Blakebrook Quarry, located northwest of Lismore in New South Wales, was handed the penalty by the NSW Department of Planning and Environment after failing to carry out the assessment before starting extraction works in its south pit, which was a requirement of its approval conditions.
The operation – along with Tuckombil Quarry in Alstonville – is part of Lismore City Council’s Northern Rivers Quarry and Asphalt business unit, which supplies products including aggregates, roadbase, metal dust, fill material and drainage rock to local markets.
According to the council, the quarry has an estimated basalt resource of 13.6 million tonnes, approval to extract at a rate of 600,000 tonnes per annum until 2039 and an annual turnover of around $12 million.
A NSW Department of Planning and Environment spokesperson said compliance officers had contacted the company on numerous occasions since 2011 about the failure to submit the required groundwater assessment, which was supposed to be submitted by 30 June, 2010.
“Despite the department issuing a notice of intention to give an order in September 2011, a subsequent warning letter in January 2012 and a draft order in March 2013, the company has not submitted the required ground assessment,” the spokesperson said.
He went on to say compliance officers confirmed extraction of hard rock was started in the south pit without the ground water assessment, which must be approved by the department.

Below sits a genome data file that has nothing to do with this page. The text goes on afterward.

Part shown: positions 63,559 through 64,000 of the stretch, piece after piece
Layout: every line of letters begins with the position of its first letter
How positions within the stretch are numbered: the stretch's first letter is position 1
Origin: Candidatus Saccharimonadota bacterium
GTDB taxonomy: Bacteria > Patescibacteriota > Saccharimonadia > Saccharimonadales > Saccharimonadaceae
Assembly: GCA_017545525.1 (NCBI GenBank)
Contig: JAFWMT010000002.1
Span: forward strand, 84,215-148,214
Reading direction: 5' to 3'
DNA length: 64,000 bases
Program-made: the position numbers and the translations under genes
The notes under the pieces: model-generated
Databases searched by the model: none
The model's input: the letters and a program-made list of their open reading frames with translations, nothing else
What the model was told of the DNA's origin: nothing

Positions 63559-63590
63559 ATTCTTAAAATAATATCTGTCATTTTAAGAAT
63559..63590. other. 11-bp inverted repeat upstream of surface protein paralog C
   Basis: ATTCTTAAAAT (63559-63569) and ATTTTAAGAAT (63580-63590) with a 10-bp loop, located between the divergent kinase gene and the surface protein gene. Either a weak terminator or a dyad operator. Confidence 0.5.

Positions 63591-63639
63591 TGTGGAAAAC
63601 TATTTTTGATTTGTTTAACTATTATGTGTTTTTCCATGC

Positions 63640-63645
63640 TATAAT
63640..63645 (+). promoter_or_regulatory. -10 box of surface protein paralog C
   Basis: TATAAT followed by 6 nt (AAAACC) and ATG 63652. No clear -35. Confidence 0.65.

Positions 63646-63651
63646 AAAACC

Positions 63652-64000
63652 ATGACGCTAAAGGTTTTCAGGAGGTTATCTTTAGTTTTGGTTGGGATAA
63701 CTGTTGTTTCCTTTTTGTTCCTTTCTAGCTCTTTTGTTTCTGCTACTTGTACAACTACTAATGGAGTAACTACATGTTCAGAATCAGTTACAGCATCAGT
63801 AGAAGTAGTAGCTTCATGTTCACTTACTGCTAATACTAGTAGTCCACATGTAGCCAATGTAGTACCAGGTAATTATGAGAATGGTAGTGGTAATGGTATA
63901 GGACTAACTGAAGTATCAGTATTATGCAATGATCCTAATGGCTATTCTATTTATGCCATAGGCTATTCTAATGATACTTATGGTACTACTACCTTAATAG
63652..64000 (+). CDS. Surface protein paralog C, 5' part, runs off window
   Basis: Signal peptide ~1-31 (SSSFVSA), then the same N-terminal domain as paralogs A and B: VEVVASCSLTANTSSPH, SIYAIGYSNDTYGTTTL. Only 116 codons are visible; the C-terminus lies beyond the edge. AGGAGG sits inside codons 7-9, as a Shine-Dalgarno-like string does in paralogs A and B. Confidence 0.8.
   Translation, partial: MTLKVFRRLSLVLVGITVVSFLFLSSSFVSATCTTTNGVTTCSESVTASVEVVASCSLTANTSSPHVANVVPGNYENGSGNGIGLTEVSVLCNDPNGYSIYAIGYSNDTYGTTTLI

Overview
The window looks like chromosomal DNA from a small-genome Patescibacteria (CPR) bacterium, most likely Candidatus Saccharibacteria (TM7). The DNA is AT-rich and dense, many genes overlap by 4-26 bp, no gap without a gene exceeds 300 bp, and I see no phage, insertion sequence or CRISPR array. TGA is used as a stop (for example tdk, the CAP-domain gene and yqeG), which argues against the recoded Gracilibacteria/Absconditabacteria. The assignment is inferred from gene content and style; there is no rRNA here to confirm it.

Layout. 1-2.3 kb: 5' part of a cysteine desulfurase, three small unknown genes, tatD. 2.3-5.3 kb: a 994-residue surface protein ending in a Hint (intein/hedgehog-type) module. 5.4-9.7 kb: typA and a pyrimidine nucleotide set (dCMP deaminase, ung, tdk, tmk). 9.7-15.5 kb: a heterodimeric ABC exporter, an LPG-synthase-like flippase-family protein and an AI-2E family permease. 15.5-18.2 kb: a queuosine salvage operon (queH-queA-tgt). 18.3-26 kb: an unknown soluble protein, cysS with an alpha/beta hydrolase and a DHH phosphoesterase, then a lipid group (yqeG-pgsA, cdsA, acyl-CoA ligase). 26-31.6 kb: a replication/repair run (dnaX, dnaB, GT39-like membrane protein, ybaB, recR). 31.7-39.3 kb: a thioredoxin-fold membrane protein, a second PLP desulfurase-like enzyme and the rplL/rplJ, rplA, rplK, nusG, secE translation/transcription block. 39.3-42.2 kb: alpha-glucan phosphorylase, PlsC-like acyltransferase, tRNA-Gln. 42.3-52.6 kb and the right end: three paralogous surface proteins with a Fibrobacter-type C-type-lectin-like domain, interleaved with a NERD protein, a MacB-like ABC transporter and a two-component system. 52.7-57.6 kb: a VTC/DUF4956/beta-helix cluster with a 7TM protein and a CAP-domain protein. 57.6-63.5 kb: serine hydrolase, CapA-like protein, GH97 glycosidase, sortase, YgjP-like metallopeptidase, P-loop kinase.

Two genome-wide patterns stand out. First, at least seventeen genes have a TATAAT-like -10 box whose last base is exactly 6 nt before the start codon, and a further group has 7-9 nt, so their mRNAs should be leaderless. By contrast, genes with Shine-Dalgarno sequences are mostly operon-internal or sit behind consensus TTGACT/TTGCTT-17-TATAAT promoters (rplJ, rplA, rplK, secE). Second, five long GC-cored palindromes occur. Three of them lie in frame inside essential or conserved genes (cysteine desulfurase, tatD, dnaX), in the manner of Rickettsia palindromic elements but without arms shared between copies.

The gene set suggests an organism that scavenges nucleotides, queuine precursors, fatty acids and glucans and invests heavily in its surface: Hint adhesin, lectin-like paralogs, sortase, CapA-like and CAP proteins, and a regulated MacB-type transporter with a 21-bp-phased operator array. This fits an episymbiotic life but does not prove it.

“The department has confirmed works in this pit have continued as recently as December 2015,” the spokesperson commented.
“In addition to the $15,000 penalty, the department has issued an order to the company to conduct monitoring, and provide the groundwater assessment by a specified date.”
Lismore City Council now faces the prospect of stronger enforcement action, which could include being taken to the Land and Environment Court if it does not carry out the monitoring and provide the assessment in time.
The department spokesperson said its compliance officers are able to conduct unannounced spot checks and NSW can issue the highest on the spot fines in the country for breaches of conditions.
Compliance officers also carry out regular inspections and audits as well as offering education and training to companies to ensure they are sticking to the rules.
This is not the first Lismore City Council has been hit with an unwanted bill relating to the quarry. In February 2015 it was told to pay out $300,000 for resurfacing after asphalt product supplied by Blakebrook Quarry to neighbouring Richmond Valley Council for a roadworks project was found to be defective.
Lismore City Council declined to comment on the groundwater assessment when approached by Quarry.